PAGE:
Former New Hampshire Attorney General Kelly Ayotte continues to hold a double-digit lead over Democratic Congressman Paul Hodes in the race for U.S. Senate in the Granite State.
The Aug. 5 Rasmussen Reports telephone survey of 500 likely voters in New Hampshire shows Ayotte, a Republican, earning 51 percent support, her best showing to date, while Hodes picks up 38 percent of the vote. Four percent like some other candidate in the race, and 6 percent are undecided.
A month ago, Ayotte posted a similar 49-to-37-percent lead over Hodes. In five previous surveys stretching back to February, Hodes’ support has remained in the 35-to-39 percent range, while Ayotte has captured 46 to 50 percent. Ayotte’s GOP primary challenger, businessman Bill Binnie, also remains ahead of Hodes but by a narrower 46-to-40 percent margin.
Before the latest survey, Ayotte and Binnie, who has poured millions of his own money into extensive television advertising, have been running neck-and-neck. But during the past month, Ayotte gained the endorsement of former Alaska Gov. Palin, and Binnie has been put on the defensive about his conservative credentials. New Hampshire Republicans will pick their Senate nominee from a seven-candidate field in a Sept. 14 primary. Hodes is unchallenged for the Democratic nomination.
The candidates are running for the seat now held by retiring GOP Sen. Judd Gregg. New Hampshire is rated leans GOP in Rasmussen’s Balance of Power rankings.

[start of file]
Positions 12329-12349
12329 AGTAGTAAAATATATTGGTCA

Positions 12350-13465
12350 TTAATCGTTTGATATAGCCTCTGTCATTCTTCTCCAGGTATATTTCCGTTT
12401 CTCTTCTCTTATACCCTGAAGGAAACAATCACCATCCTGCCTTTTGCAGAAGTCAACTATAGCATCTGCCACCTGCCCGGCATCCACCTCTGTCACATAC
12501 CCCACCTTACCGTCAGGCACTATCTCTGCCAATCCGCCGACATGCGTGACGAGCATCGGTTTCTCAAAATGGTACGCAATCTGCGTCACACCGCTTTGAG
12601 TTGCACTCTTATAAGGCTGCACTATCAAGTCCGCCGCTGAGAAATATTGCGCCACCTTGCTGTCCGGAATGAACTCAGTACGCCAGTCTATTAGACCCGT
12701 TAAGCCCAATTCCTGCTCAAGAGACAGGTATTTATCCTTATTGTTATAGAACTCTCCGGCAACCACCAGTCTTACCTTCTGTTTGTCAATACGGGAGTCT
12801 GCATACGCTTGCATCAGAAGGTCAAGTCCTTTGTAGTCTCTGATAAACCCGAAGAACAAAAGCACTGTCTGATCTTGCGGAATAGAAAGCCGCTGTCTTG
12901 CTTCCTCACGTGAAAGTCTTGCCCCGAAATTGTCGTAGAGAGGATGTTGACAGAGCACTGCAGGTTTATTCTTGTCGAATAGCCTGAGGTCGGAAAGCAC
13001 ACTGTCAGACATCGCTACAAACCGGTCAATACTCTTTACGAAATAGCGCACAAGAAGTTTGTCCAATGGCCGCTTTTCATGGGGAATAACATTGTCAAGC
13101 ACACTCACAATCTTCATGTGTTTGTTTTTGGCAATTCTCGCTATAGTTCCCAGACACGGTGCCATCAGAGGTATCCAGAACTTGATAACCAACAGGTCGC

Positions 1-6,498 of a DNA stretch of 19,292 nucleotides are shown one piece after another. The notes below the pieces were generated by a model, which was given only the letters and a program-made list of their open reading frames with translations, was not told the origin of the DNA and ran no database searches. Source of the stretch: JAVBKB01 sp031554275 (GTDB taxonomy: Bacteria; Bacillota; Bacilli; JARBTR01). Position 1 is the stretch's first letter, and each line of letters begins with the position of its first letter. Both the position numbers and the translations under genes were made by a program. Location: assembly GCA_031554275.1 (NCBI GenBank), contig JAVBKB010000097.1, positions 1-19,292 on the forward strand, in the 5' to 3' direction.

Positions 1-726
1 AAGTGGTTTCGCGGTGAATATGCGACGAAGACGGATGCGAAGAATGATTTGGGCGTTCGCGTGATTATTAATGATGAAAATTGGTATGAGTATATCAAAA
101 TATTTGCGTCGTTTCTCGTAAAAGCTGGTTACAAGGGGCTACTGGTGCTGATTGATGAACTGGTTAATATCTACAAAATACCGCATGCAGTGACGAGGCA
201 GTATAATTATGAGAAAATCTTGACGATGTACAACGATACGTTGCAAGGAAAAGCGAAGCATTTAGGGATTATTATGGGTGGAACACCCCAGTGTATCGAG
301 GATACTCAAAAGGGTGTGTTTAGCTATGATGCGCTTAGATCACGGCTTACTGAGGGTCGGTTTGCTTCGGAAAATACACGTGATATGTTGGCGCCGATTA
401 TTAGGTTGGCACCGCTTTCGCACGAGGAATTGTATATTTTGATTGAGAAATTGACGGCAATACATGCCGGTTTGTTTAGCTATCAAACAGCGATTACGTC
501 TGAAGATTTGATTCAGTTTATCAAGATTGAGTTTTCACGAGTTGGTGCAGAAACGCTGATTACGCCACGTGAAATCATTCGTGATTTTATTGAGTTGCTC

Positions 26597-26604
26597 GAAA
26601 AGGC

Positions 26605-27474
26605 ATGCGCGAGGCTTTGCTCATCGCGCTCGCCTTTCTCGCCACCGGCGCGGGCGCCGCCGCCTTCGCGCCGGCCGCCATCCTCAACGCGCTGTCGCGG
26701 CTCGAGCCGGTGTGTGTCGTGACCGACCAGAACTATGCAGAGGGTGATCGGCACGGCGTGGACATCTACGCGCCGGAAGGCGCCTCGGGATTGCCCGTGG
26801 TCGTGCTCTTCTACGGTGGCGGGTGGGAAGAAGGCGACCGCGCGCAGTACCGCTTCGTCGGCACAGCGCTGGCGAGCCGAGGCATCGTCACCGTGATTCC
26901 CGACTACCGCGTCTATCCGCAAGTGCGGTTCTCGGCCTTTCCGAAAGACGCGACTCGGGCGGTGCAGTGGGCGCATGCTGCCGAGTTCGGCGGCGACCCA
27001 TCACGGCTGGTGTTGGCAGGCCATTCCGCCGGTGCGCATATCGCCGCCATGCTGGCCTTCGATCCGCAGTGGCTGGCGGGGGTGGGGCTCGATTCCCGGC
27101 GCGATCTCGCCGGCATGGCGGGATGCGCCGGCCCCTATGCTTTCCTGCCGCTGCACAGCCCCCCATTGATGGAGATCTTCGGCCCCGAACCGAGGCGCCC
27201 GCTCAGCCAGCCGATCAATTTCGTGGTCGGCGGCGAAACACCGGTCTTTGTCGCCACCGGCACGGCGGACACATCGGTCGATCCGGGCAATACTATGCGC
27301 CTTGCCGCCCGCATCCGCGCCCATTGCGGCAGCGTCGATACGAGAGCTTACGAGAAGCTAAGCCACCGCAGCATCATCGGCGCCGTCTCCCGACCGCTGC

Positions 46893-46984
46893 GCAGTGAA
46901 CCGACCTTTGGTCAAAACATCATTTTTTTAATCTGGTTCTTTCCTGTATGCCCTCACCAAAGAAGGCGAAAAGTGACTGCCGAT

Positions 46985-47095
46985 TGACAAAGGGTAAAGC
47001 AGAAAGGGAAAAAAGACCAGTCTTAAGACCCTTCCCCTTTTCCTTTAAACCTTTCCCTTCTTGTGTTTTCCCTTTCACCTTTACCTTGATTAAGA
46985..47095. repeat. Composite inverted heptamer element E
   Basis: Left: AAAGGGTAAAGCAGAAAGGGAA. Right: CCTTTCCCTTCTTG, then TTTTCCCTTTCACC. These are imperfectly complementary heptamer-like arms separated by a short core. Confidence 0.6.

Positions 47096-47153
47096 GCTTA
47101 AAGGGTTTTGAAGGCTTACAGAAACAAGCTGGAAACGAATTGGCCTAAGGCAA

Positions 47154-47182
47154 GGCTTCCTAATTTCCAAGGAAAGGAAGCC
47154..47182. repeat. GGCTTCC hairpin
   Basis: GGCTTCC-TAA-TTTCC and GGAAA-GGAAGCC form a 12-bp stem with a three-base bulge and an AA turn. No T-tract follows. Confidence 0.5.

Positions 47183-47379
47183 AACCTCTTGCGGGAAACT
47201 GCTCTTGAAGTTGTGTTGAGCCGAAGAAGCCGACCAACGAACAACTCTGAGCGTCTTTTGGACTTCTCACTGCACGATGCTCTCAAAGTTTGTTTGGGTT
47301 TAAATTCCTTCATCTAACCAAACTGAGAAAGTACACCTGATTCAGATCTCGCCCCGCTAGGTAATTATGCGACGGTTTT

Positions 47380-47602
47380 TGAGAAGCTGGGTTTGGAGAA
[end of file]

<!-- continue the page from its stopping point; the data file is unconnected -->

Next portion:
Ayotte runs slightly stronger than Binnie among the state’s GOP voters. Among voters not affiliated with either major party, Ayotte leads Hodes by a 59 percent to 25 percent margin. Binnie also leads the Democrat but by a narrower spread.
Almost 70 percent of voters in the state view Ayotte as a conservative, while 53 percent say the same of Binnie. Meanwhile, 55 percent consider Hodes liberal.
Almost 55 percent consider Ayotte’s views as being in the mainstream, but 23 percent think her views are extreme. Similarly, 51 percent rate Binnie’s views as mainstream and 22 percent as extreme.
New Hampshire voters are more closely divided over the views of Hodes, a two-term congressman: 41 percent say he’s in the mainstream, but 39 percent think his policy positions are extreme.
More than 20 percent view Ayotte very favorably and 12 percent, very unfavorably.
For Binnie, 16 percent consider him very favorably and 12 percent, very unfavorable.
Almost 25 percent have a very favorable opinion of Hodes, but 31 percent regard him very unfavorably.
At this stage of the campaign, Rasmussen Reports considers the very favorable and very unfavorable figures more significant than the overall favorability totals.
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